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18. Law: Rules; Procedure
19. Health and Medicine: Dolly's Depression Dispersing Directions; Home Remedies; Dental Care;
20. Daily Living: Autumn; Winter; Spring; Summer; What's Gonna Happen Next?
Many people, perhaps you among them, are not temperamentally suited for the 9-to-5 rat race but
assume there is no other way to live. Too proud to accept charity (welfare, food stamps) and not at all
interested in joining a hippie commune, or pioneering in the boondocks, or wheeling and dealing in
business, or crime--what else is there? Others are unemployed and worried sick over that. Are these
thoughts and fears grounded in fact?
Why is that people assume one must be a hippie, or live in some dreary wilderness, or be a folksy, hardworking, back-to-nature soybean-and-yogurt freak in order to largely by-pass the money economy? My
father and I have a house on a half-acre lot 5 miles north of Philadelphia, Pa. (hardly a Pioneer
homestead), maintain a middle-class facade, and live well without a job or a regular income--and
without working hard, either. (Of course, the term "live well" is open to various interpretations. We
think we do--others may disagree.)
One main ingredient in our well-being is being able to hear the financial news without supposing the end
of the world is at hand. The leading economic indicators, the balance of payments, the energy crisis,
inflation, unemployment, the GNP--what are they to us? Each evening on the six o'clock news the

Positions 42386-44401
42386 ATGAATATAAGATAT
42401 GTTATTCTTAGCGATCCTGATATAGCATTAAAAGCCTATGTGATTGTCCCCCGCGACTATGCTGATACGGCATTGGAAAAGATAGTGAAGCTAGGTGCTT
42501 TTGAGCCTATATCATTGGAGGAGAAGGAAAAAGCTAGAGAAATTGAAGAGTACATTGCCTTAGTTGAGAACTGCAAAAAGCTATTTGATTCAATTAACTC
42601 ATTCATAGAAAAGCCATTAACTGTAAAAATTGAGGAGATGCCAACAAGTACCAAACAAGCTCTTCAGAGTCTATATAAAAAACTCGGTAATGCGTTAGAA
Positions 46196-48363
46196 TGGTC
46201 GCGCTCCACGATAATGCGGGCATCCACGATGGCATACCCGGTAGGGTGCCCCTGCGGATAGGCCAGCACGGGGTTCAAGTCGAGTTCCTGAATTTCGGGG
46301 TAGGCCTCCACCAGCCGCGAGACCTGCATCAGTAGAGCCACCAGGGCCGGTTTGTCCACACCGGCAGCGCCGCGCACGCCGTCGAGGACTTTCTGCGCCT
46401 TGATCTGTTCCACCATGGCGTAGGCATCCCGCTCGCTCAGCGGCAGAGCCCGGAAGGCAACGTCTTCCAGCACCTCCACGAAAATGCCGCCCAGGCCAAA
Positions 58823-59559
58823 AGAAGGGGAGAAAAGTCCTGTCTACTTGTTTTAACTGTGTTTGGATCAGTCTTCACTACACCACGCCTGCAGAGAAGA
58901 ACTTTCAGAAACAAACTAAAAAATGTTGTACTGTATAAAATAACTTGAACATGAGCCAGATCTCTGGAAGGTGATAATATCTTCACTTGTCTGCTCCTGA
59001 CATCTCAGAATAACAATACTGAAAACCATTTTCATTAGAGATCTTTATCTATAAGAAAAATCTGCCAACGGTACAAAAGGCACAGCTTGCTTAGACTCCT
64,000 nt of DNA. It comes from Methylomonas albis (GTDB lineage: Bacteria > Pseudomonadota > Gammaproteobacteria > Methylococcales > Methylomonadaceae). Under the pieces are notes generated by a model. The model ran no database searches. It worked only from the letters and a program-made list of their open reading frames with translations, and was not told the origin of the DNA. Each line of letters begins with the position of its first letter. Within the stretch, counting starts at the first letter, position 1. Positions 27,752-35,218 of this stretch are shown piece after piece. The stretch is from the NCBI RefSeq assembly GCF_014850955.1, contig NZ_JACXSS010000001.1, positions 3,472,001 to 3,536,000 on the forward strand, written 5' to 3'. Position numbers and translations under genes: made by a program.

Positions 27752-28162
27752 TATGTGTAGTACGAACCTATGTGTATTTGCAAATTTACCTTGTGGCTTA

economists, the natural heirs of the medieval scholastic theologians, trot out all their nonsense and
solemnly present it as being of cosmic significance. Now, why is this? After all, mankind was living on
Earth-and often living well--for thousands of years before the dogma of "growth" and the rest of our
present economic catechism were invented.
My father and I produce most of our food and all of our drink (and fine food and drink they are, too, if I
do say so myself) and spend only about $700 each per year. And as I said, we imagine we live well.
While not overly religious, we do heed the Biblical admonition that "every man should eat and drink,
and enjoy the good of all his labour, it is the gift of God" (Ecclesiastes 3:13). Notice it says "God," not
We aren't magic. Neither of us does anything any other reasonably able person can't do--you, for
In this book you will find much practical information for saving money, but telling you how to do so
isn't my only goal. Frankly, I hope to inspire you to do some independent thinking about economics as it
affects the course of your individual life now and in the coming "age of shortages."